The iPod was named by Vinnie Chieco, a freelance copywriter who was called by Apple for advice on how to introduce the player to the public. After seeing the prototype, Chieco thought of the movie 2001: A Space Odyssey and the phrase “Open the pod bay door, Hal,” which refers to the white EVA Pods of the Discovery One spaceship. Chieco saw an analogy to the relationship between the spaceship and the smaller independent pods and the relationship between a personal computer and the music player.

At the unveiling of the iPod in California, Steve Jobs told journalists; “No one has found the recipe yet for digital music. And we think not only can we find the recipe, but we think the Apple brand is going to be fantastic, because people trust the Apple brand to get their great digital electronics from…we’re introducing a product today that takes us exactly there, and that product is called iPod.”

The rest, as they say, is history.

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Live vs. Headphones (A selection of tracks)

There are many ways to experience music. Historically, I’ve found two of the most emotionally arresting of these ways to be live and via headphones. As I explained in Tuesday’s post, each offers distinct advantages; some songs are more powerful with the pulsing electricity of a crowd backing them up, while others benefit from the intimacy of the artist singing right into your ear. I’ll run through a few of my favorite songs and let you know whether to snap up concert tickets or pop on some ‘phones to hear them at their best. (Make sure to choose headphones with good bass; if you’re wondering why, read my post about why bass is important).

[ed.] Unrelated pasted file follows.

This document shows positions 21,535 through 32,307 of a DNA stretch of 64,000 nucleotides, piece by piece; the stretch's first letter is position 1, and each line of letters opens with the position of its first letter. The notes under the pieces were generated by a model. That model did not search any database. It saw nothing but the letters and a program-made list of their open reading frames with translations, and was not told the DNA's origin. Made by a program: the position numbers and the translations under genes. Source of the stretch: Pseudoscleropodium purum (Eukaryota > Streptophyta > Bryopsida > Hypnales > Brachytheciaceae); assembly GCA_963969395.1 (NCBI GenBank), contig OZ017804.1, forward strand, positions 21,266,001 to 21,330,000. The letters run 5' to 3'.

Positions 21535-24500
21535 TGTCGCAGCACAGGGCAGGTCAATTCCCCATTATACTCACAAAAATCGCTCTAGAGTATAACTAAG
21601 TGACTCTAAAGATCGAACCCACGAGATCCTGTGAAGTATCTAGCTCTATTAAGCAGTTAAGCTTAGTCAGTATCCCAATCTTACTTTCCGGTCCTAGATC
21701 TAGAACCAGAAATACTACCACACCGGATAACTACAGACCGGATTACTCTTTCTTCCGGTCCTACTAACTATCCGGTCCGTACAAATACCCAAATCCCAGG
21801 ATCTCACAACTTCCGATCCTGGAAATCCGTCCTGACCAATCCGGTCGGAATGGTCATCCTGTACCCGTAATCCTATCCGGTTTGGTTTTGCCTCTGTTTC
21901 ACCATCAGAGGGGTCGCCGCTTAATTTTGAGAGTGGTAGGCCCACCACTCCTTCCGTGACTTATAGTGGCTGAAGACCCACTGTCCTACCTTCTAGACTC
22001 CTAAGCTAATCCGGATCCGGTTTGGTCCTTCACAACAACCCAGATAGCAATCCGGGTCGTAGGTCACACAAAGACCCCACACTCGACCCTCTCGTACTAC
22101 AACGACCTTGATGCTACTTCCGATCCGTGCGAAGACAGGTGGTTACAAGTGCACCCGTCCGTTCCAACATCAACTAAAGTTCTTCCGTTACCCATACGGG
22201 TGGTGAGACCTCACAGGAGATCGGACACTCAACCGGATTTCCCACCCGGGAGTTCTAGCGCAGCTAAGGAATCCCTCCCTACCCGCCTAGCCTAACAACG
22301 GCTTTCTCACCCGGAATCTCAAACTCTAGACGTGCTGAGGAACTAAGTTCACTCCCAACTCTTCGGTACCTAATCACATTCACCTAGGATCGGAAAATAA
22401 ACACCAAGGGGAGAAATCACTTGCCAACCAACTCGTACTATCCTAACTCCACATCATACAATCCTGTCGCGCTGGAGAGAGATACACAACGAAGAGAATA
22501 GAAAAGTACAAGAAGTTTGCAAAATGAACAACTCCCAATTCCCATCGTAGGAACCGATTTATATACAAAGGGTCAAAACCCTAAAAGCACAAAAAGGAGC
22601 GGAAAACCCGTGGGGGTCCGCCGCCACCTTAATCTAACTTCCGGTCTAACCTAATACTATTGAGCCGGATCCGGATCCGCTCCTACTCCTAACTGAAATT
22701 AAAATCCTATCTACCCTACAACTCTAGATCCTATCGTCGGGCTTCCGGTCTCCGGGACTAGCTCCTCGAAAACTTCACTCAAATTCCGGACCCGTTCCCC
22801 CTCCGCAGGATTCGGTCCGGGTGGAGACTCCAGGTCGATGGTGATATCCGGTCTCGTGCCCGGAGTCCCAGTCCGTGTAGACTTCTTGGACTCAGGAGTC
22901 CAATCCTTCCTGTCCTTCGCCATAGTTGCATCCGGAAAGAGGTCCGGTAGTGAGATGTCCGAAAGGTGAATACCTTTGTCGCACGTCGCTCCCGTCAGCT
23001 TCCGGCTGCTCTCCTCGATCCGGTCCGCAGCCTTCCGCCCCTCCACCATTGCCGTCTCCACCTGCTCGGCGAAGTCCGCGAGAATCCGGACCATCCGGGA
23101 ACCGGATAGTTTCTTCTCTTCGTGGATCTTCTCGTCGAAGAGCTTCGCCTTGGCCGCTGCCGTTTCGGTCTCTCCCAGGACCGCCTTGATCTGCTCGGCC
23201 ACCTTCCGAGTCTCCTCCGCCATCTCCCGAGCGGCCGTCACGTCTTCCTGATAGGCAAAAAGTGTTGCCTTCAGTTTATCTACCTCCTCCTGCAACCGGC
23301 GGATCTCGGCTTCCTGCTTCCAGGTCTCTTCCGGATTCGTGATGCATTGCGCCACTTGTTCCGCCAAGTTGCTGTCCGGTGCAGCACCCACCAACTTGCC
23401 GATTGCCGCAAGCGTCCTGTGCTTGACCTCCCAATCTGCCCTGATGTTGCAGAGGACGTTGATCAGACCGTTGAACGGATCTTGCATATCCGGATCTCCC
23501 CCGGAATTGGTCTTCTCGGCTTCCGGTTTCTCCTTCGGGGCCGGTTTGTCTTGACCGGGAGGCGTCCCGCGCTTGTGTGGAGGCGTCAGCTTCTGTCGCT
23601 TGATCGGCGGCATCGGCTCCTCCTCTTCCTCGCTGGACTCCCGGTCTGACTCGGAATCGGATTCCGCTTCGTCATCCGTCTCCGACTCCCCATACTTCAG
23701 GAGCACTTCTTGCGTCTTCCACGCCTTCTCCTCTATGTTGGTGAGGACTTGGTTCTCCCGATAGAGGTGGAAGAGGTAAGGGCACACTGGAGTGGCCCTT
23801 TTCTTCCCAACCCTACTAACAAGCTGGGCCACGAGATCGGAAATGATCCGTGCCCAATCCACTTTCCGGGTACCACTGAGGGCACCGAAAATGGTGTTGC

Florence Welch of Florence + the Machine is a captivating performer. Photo from F+TM's official web site.

Howl by Florence + The Machine: LIVE Florence Welch’s vocals are exquisite in any setting, but she is a truly enchanting performer. I saw her in 2010 at the Wiltern in LA and was mesmerized by her stage presence and spellbinding, emotional delivery. The difference between the recorded and live renditions of her songs was most stark in “Howl,” a visceral and animalistic track that evokes wild passion. It’s a sight to behold when this song pours out of Ms. Welch with an intensity that’s a little scary in the best possible way.